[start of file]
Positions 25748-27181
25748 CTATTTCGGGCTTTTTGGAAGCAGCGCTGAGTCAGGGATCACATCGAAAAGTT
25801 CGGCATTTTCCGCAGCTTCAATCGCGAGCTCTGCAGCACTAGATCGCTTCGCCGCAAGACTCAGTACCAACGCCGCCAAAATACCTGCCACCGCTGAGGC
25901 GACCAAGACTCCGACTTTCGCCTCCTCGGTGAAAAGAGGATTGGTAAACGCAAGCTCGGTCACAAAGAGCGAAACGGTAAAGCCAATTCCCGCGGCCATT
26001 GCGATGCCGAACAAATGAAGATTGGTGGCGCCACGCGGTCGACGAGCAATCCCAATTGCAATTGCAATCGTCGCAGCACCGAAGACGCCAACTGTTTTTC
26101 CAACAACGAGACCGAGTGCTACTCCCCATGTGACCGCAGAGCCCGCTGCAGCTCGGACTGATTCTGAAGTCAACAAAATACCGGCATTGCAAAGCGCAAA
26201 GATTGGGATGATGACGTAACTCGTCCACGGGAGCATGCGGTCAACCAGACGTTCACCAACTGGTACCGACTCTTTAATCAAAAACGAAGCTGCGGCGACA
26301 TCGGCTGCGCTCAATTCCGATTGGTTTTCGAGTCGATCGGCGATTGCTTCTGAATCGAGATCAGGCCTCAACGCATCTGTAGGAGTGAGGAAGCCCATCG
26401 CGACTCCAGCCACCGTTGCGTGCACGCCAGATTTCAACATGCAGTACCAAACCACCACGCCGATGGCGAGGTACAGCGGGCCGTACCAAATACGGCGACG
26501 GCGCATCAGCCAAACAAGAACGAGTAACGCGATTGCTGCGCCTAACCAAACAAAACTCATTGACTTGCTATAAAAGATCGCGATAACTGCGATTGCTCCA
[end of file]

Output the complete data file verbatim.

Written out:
Positions 25748-27181
25748 CTATTTCGGGCTTTTTGGAAGCAGCGCTGAGTCAGGGATCACATCGAAAAGTT
25801 CGGCATTTTCCGCAGCTTCAATCGCGAGCTCTGCAGCACTAGATCGCTTCGCCGCAAGACTCAGTACCAACGCCGCCAAAATACCTGCCACCGCTGAGGC
25901 GACCAAGACTCCGACTTTCGCCTCCTCGGTGAAAAGAGGATTGGTAAACGCAAGCTCGGTCACAAAGAGCGAAACGGTAAAGCCAATTCCCGCGGCCATT
26001 GCGATGCCGAACAAATGAAGATTGGTGGCGCCACGCGGTCGACGAGCAATCCCAATTGCAATTGCAATCGTCGCAGCACCGAAGACGCCAACTGTTTTTC
26101 CAACAACGAGACCGAGTGCTACTCCCCATGTGACCGCAGAGCCCGCTGCAGCTCGGACTGATTCTGAAGTCAACAAAATACCGGCATTGCAAAGCGCAAA
26201 GATTGGGATGATGACGTAACTCGTCCACGGGAGCATGCGGTCAACCAGACGTTCACCAACTGGTACCGACTCTTTAATCAAAAACGAAGCTGCGGCGACA
26301 TCGGCTGCGCTCAATTCCGATTGGTTTTCGAGTCGATCGGCGATTGCTTCTGAATCGAGATCAGGCCTCAACGCATCTGTAGGAGTGAGGAAGCCCATCG
26401 CGACTCCAGCCACCGTTGCGTGCACGCCAGATTTCAACATGCAGTACCAAACCACCACGCCGATGGCGAGGTACAGCGGGCCGTACCAAATACGGCGACG
26501 GCGCATCAGCCAAACAAGAACGAGTAACGCGATTGCTGCGCCTAACCAAACAAAACTCATTGACTTGCTATAAAAGATCGCGATAACTGCGATTGCTCCA